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Can I get arrested for speeding in Texas?

If you're like Rickey Bobby you may want to go fast. Well, you'll probably rack up a bunch of traffic tickets but you might not get arrested. In general you can get arrested for any criminal offense even class "C" tickets like Failing to signal at least 100 feet before an intersection. But, there have traditionally been two exceptions to this rule. As of September 1, 2017 there are three exceptions. So here is the list of offenses for which an officer cannot choose to arrest you. (Assuming you sign the ticket promising to appear at traffic court).

  1. Speeding

  2. Open Alcohol Container; and

  3. Texting and Driving (Added in 2017).

So that is the law, but you need to know how this is going to be applied in real life. First, if you are speeding going 80 miles per hour down Interstate 45 near The Woodlands, Texas and you are polite to the officer and sign the ticket promising to appear, you are going to in all likelihood be issued a citation or a warning and go about your day. If you are driving 120 miles per hour down the same stretch of road and have to weave in between vehicles to avoid them, you are again, NOT going to be arrested for speeding. But you probably ARE going to be arrested. The officer will call it reckless driving and the provision that prevents an arrest on speeding charges will no longer apply. The same thing could be said if you are texting and driving and nearly cause a collision. The officer could try to file the case as a reckless driving.


One thing to keep in mind if you ever get pulled over for an offense like speeding or texting and driving, or really any other offense, is that the officer is recording the entire interaction including audio of your responses to be used against you in court. Officers who are trained well will often ask you, "Do you know why I pulled you over?" This is asked so that you make an admission right away by saying something like, "Cause I was speeding." You have the right to remain silent and not make statements against yourself. Be polite but be mindful that everything you say can be used against you.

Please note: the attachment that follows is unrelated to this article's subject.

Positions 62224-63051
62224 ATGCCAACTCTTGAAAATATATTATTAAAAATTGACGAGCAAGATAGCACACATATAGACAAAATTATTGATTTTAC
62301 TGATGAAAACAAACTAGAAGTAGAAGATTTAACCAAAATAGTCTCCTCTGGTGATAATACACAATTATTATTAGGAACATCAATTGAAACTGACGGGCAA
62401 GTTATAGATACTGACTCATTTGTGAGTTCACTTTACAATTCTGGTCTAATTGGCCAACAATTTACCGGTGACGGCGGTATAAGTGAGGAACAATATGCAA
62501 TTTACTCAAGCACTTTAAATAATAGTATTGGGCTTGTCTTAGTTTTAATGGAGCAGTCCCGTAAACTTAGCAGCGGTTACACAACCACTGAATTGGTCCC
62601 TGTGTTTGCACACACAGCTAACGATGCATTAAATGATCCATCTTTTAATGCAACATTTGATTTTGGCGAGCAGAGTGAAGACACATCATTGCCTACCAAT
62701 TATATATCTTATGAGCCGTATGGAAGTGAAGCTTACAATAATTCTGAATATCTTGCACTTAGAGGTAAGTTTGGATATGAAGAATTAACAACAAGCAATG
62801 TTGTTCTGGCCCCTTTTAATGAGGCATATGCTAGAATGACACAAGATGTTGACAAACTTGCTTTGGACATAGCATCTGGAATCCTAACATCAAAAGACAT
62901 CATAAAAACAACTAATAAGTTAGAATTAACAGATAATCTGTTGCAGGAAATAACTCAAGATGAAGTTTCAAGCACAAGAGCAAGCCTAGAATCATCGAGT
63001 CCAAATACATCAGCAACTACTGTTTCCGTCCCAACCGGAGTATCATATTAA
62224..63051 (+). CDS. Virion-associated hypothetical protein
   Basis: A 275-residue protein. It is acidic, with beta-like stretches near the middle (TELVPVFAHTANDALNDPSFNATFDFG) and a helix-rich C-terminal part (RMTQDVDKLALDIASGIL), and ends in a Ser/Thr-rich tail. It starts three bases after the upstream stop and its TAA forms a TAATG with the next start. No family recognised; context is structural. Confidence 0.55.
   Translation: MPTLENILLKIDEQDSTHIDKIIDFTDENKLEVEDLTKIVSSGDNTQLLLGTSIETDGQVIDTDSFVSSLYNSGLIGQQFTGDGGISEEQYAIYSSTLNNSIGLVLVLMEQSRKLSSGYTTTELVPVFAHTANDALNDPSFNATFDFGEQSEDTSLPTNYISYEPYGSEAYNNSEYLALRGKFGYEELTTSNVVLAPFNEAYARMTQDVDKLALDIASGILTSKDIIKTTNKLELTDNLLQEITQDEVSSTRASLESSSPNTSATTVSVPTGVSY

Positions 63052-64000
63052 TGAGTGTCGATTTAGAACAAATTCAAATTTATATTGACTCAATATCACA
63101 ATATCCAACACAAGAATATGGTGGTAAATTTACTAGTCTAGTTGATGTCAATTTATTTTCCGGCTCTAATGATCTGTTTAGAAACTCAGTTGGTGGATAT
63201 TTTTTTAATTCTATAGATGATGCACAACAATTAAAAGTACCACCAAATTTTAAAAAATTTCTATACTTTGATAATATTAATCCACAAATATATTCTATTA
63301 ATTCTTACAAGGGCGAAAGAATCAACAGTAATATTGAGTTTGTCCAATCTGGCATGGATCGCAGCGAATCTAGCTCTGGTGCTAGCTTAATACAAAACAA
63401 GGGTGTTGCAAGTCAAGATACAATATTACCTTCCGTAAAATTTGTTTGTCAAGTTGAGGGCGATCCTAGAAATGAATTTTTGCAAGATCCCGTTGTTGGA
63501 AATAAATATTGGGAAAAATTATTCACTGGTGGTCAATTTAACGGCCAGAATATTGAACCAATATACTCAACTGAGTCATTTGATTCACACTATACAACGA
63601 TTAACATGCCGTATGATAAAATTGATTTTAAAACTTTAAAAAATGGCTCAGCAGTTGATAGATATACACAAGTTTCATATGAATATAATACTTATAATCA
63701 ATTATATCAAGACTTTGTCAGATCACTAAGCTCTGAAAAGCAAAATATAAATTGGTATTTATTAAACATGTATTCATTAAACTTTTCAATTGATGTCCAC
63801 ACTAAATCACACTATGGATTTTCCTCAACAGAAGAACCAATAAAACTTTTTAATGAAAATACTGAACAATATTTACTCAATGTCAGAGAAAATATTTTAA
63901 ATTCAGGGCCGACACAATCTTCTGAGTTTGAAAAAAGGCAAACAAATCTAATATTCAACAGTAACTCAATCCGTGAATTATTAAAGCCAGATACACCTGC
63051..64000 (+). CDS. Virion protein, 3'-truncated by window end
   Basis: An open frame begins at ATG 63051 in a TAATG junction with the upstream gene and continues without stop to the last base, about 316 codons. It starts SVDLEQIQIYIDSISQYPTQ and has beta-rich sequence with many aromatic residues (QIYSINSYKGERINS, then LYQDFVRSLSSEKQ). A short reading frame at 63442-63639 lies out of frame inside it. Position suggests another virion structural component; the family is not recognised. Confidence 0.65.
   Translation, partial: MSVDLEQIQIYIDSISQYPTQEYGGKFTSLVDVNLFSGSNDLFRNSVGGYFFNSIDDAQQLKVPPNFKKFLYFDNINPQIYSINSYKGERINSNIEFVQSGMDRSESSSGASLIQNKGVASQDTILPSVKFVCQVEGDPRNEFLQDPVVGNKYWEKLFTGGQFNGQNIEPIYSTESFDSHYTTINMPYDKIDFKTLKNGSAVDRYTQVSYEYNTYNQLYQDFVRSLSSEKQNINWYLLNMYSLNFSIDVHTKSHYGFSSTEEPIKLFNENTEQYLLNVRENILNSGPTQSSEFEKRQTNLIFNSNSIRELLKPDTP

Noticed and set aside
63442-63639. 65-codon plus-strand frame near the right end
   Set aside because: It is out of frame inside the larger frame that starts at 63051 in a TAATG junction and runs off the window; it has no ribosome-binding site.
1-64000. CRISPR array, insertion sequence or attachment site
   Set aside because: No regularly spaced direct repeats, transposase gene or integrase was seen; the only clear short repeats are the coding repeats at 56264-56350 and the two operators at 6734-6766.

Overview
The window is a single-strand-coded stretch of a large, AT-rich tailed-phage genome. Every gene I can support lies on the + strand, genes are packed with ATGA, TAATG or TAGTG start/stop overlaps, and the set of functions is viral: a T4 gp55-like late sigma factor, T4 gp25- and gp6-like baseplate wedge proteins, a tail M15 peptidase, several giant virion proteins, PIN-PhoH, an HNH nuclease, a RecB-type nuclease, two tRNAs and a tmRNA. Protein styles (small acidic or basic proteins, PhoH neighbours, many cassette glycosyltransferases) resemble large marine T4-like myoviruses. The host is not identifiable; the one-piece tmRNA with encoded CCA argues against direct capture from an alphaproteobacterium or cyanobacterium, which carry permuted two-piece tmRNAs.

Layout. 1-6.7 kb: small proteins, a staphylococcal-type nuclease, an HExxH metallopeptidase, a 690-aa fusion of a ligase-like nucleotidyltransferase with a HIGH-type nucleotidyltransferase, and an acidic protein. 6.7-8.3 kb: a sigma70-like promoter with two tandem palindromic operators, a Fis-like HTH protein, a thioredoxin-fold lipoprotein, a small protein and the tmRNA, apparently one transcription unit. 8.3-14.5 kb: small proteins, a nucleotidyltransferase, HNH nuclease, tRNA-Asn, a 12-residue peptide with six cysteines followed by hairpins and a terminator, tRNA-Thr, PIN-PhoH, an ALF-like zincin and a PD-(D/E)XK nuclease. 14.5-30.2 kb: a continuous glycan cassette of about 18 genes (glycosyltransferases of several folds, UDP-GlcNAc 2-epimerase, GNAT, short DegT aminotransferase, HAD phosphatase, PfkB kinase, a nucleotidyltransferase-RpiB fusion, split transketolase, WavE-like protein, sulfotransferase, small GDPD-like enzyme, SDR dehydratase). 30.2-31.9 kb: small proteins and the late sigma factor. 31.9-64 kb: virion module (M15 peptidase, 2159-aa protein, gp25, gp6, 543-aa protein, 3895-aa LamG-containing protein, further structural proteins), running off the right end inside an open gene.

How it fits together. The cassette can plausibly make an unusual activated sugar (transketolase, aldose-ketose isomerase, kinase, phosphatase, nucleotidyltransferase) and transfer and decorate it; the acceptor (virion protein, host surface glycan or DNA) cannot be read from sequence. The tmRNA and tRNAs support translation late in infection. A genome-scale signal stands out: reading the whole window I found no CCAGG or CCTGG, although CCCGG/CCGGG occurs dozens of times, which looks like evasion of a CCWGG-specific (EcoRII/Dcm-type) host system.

So why is it that these three offenses are exempt from arrest when things like running a stop sign or failing to maintain a single lane could lead to being booked into jail? The common knowledge in the legal profession on this point was always that these were the three offenses that the members of the legislature were most likely to commit and they wanted to make sure they didn't get arrested!

There is one other way you could wind up in jail when the only thing you've done is speed. Remember when I wrote you needed to sign the ticket promising to appear? Well the officer will have given you a copy of the ticket with a date that you have to appear in court and if you "fail to appear" then you could have a warrant put out for your arrest and wind up in jail all because of a speeding ticket.


Sec. 543.004.  NOTICE TO APPEAR REQUIRED:  CERTAIN OFFENSES.  (a)  An officer shall issue a written notice to appear if:
(1)  the offense charged is:
(A)  speeding;
(B)  the use of a wireless communication device under Section 545.4251; or
(C)  a violation of the open container law, Section 49.031, Penal Code; and
(2)  the person makes a written promise to appear in court as provided by Section 543.005.
(b)  If the person is a resident of or is operating a vehicle licensed in a state or country other than this state, Subsection (a) applies only as provided by Chapter 703.
(c)  The offenses specified by Subsection (a) are the only offenses for which issuance of a written notice to appear is mandatory.
Acts 1995, 74th Leg., ch. 165, Sec. 1, eff. Sept. 1, 1995.  Amended by Acts 1999, 76th Leg., ch. 62, Sec. 17.07, eff. Sept. 1, 1999.
Amended by: 
Acts 2017, 85th Leg., R.S., Ch. 438 (H.B. 62), Sec. 3, eff. September 1, 2017.

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